Gran Turismo (グランツーリスモ Guran Tsūrisumo?, also previously known as Gran Turismo 4 MobileGran Turismo MobileGran Turismo 5 Portable and Gran Turismo Portable) is a 2009 PlayStation Portable (PSP) game developed by Polyphony Digital. The game was announced at the E3 Sony press conference on May 11, 2004, the same conference where Sony announced the original PSP. Following five years of delays and speculation, it made a reappearance at E3 on June 2, 2009 in a playable form. It was released on October 1, 2009 as one of the launch titles for the new PSP Go. As of March, 2013, Gran Turismo has sold 4.22 million units, making it one of the best-selling PSP games. On June 1, 2010, the game was re-released as part of Sony's Greatest Hits budget line of video games.

Gameplay Edit

The game is centered on an open-ended design. The single player menu presents players with three variables: mode (Time Trial, Single Race, and Drift Trial), car, and track selection. Rewards such as credits and cars earned based on the difficulty, performance and number of laps they have chosen. Players can select from one to 99 laps. Gran Turismo is centered on completing driving missions in order to advance in the game, unlike Gran Turismo 4's open-ended map. The game uses a new trading system to allow players to acquire cars.[3]

There are 45 tracks (including layout variations) plus the added bonus of reverse on most tracks, which takes the track number to 72. For the first time in the series, the game features the use of custom soundtracks that enables players to play their own songs while racing, but this option must first be unlocked by completing section B or C of the Driving Challenges. The music tracks can be used for offline or online races.[4] There are some hidden tracks which are removed prior to release (notably Smokey Mountain and Tahiti Circuit from Gran Turismo 3: A-Spec - both which initially debuted in Gran Turismo 2 with some differences). These tracks are only accessible on systems with modified firmware and running Gameshark-like programs, and some issues have been reported with them. During an interview at E3, it was revealed that tracks featured in the game (such as Valencia Ricardo Tormo) are directly sourced from Gran Turismo 4 and Tourist Trophy, while the game's physics engine is based on Gran Turismo 5 Prologue.[5]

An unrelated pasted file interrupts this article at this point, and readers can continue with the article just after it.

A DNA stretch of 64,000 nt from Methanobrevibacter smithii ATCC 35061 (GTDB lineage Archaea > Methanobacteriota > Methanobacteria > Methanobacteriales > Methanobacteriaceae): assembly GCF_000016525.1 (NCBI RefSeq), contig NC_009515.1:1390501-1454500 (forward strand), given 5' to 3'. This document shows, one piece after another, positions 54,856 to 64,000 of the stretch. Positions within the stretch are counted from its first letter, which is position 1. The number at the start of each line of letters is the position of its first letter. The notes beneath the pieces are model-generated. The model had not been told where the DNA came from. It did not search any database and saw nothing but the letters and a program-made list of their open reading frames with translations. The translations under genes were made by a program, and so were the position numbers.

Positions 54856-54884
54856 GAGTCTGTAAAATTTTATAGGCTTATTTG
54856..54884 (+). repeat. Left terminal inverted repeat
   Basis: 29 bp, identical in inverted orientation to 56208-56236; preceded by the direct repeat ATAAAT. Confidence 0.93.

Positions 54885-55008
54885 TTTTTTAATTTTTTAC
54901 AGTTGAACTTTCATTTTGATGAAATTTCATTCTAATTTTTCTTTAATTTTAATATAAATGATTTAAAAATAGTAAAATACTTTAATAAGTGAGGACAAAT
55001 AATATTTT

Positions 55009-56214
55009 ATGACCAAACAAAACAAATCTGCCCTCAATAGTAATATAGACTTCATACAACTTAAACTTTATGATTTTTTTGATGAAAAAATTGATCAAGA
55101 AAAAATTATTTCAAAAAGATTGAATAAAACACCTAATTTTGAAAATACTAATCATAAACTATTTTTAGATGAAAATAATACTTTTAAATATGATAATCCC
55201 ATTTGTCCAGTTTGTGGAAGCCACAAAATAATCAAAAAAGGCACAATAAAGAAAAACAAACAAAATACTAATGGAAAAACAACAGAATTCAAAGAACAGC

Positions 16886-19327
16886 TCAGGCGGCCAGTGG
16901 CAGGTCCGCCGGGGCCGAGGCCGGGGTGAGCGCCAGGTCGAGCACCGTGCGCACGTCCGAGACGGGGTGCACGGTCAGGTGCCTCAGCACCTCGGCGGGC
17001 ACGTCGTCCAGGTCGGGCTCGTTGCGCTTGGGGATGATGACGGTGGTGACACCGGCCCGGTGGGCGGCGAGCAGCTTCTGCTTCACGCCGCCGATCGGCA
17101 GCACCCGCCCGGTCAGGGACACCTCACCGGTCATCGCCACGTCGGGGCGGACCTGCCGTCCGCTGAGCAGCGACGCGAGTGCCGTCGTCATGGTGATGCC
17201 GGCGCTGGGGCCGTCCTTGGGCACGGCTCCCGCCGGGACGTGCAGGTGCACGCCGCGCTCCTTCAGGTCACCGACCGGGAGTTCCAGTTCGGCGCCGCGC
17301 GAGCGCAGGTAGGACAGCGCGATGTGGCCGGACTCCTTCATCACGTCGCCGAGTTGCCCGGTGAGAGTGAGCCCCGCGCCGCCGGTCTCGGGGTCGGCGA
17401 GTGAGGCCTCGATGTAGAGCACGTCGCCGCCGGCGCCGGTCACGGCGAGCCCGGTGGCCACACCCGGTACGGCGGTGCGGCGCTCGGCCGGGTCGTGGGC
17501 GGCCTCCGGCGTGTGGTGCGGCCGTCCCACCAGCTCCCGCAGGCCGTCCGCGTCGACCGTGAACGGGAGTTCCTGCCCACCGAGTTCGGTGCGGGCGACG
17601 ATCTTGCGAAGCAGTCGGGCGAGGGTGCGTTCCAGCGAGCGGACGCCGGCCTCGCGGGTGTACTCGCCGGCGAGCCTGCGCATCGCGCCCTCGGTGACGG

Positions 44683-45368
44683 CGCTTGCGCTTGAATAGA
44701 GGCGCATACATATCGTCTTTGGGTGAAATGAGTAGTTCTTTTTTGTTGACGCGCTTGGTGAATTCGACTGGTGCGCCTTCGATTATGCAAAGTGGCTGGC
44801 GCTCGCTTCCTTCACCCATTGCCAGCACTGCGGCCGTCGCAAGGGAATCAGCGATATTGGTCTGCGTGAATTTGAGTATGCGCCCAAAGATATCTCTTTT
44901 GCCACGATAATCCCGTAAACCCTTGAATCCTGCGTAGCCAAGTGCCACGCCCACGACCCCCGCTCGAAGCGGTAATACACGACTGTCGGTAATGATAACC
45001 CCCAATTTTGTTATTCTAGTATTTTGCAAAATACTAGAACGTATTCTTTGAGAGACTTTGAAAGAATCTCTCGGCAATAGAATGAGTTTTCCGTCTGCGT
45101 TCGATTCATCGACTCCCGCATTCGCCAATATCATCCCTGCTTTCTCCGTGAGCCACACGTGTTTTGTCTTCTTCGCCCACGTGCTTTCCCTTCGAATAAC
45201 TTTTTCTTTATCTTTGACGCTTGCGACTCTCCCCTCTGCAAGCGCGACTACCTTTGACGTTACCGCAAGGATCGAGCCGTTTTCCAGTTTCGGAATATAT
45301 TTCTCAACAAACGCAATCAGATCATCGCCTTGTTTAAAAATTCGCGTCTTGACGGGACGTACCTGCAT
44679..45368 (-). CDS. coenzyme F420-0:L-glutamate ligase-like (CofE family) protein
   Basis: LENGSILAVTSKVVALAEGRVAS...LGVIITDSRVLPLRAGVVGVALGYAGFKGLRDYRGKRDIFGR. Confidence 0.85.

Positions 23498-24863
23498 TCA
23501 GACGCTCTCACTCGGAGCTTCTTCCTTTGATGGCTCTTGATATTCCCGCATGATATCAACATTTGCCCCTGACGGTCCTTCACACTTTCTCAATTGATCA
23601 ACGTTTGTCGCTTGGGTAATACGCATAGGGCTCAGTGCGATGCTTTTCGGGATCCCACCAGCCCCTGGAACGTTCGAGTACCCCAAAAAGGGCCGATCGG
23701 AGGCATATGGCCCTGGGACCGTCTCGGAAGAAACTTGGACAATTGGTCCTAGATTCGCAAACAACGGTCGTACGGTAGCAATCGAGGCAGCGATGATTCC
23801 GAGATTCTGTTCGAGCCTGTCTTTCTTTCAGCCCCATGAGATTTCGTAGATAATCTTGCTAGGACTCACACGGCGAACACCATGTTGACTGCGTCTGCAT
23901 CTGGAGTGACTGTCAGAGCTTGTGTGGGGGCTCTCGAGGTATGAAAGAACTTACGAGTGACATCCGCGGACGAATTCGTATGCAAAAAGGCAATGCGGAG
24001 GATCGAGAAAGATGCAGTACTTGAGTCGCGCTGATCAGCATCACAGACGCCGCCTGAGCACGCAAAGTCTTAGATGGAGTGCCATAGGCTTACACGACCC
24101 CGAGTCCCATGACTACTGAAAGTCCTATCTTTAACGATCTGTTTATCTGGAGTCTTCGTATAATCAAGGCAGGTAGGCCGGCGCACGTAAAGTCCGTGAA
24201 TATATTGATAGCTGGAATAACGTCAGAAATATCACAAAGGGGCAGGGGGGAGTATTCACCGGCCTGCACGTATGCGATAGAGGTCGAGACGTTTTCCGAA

Gran Turismo features 833 vehicles, each modeled accurately and statistics derived from their real life counterparts. The exotic car manufacturer Ferrari is featured, and for the first time in the main Gran Turismo series, Lamborghini, Bugatti and various other cars were introduced and fully licensed.[6] There is no damage model in the game.[7] Players begin with a low-powered car, but can upgrade to better cars as they progress through the game. The dealerships available change after every other race, so players are not always be able to buy what they are looking for.[8]

Four cars are featured in a race at any one time, the player car and three opponents (with the AI having improvements since Gran Turismo 4).[9] This is down from the total of six cars in previous games in the series. Multiplayer is available for up to four players via local wireless play across a handful of modes, with various options that allow players of all skill types to play together. There is no online play, although it supports Ad hoc Party for PlayStation Portable, nor are there any online leaderboards for time trial times or the ability to share ghost laps with other players. Gran Turismo also allows online play through the free downloadable PlayStation 3 (PS3) application Adhoc Party for PlayStation Portable.[10] It was initially announced that Downloadable content (DLC) would not be released for Gran Turismo,[7] although five cars, the 2003 Mercedes-Benz SLR McLaren, 2009 Nissan GT-R SpecV, 2008 Citroen GT, 1974 Lamborghini Countach LP400 and the 2002 Ferrari Enzo, were made available for download via the PlayStation Store.[11]